Thursday, January 30, 2014

Psychopathy, autism, and pointing fingers (part 2)

Not surprisingly, some people found the call for greater understanding and more careful (and empathetic) use of the term and diagnosis of the disorder psychopath to be a bridge too far.

One person has suggested that the term is not ableist or any other -ist because it perfectly accurately describes people who are the bane of humanity and should be rightfully outed and oppressed lest everyone else should be oppressed. The evidence this person provides are google image searches.

The one for psychopath:

The one for autism:

See everyone! Psychopaths are all portrayed as old white males (never mind that autism is also portrayed as very white male)! They can't possibly be oppressed. The diagnosis can't possibly be misunderstood. But it is that very white/evil/male/oppressor portrayal that the original article criticizes:

"In radical communities working toward intersectional social justice, the figure of the psychopath is invoked all too often to characterize members of oppressive classes, especially when they are in a position of political power in addition to apolitical structural power."

Psychopaths, in other words, or merely those who share traits with psychopaths aren't these ubermensch who only oppress and are never themselves to oppressed because they are far too clever. Sometimes psychopaths are children. Sometimes they are people who were abused as children. Sometimes they are people from disenfranchised races (one study found that African-Americans were twice as likely as white Americans to be assigned this diagnosis) or low socioeconomic classes, circumstances that they had no control over. The unfortunate reality, as the original author argues, is that the actual use of the word psychopath to diagnose (typically people who are institutionalized) "is most often a tool for criminalizing poverty, blackness and brownness, and disability."

But some people think sociopaths deserve as much as we can throw at them and more. Proving the earlier point about people with a particular disorder disavowing any similarity or mistreatment of other disorders (e.g., arguments like "my diagnosis is misunderstood, not like these other people who really are monsters") :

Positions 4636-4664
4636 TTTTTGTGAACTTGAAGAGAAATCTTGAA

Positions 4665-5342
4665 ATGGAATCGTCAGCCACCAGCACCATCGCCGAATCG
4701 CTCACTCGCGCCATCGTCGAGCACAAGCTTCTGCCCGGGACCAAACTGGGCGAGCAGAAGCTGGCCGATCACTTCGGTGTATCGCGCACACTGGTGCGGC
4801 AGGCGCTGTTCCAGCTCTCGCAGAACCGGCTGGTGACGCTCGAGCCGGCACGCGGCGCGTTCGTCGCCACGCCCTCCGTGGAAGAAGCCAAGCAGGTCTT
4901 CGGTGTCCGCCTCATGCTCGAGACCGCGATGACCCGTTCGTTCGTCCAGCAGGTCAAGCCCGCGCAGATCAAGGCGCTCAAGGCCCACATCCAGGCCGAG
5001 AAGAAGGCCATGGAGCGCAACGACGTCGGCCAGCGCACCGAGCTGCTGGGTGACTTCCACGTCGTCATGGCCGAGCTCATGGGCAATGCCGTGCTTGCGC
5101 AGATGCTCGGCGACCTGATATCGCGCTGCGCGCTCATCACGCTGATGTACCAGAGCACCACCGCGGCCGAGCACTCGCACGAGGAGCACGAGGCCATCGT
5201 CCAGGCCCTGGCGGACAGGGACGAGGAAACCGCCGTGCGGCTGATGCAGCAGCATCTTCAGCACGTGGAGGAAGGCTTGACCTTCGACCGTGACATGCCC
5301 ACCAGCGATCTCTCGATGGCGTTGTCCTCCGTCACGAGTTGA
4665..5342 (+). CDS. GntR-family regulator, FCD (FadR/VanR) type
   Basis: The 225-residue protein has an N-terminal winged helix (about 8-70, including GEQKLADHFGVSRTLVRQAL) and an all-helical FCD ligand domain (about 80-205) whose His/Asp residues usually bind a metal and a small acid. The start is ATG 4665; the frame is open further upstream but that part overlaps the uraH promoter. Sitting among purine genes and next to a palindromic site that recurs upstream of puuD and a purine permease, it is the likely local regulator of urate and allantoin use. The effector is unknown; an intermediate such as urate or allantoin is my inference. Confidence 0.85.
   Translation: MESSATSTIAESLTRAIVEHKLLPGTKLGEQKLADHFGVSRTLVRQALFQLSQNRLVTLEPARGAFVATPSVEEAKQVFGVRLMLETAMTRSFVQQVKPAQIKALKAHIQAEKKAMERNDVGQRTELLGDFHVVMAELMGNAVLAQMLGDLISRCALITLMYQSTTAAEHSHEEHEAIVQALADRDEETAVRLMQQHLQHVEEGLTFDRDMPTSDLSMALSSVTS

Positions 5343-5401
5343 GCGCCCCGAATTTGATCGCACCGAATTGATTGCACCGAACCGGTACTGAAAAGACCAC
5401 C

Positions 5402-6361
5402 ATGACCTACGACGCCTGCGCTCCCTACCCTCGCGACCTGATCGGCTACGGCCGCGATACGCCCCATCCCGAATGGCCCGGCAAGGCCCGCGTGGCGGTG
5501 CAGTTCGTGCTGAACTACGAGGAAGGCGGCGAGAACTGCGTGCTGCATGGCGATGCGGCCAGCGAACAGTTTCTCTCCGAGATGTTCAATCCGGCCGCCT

When most people think of the word psychopath, they imagine Ted Bundy, Adolph Hitler, son of sam, Dexter, the zodiac killer, jack the ripper, brutal megalomaniac dictators.

For these people the label of psychopath fits perfectly. However we should actually be focusing more about the corporate psychopath, the CEO, the stockholders, the ruling class who show no empathy or remorse, who manipulate and ruin societies and economies.

Psychopaths are the people who oppress, they benefit from being psychopaths because they have no moral restraints whatsoever. That makes them oppressors, most of them are men, white and cis. Again, oppressors.

Erasing this label can only serve the psychopath, the oppressor and the ruling class.

We have to be able to tell people that the emperor has no clothes. To deal with these people we have to open our eyes to the evil they do, and label them for what they are, manipulative dangerous psychopaths. Only then can we hope to remove them from the places of high power, by shaking off our collective apathy and paying attention when someone calls someone out for acting psychopathic we take away their power to manipulate.

Your boss who takes credit for your work all while manipulating people to believe you are useless? Psychopath.

The person who abuses laws and rules to oppress people. Psychopath.

The person who uses bureaucratic excuses to deny needing people social services. Psychopath.

Your therapist who plays games with you, makes you jump through hoops and then still denies you real care. Psychopath.
Psychopaths benefit from being psychopaths, dont defend them. Call them out as the oppressors they are.

The thing that this proposal has going for it is its simplicity -- bad person = evil psychopath and deserves to be outted as such. I can't really criticize this proposal because the actual reasoning behind method of diagnosing and treating sociopaths is hardly any better.

The first author argues against the use of a label but rather just focusing on those who manifest certain behavior:

“My advice: Be precise in your language and say that oppressive structures are violent and manipulative. Say that those who abuse their structural positions of power act with reckless disregard for other human beings. Say that they are callous and unabashedly wielding the power that comes with their privilege.

But don’t call them psychopaths.”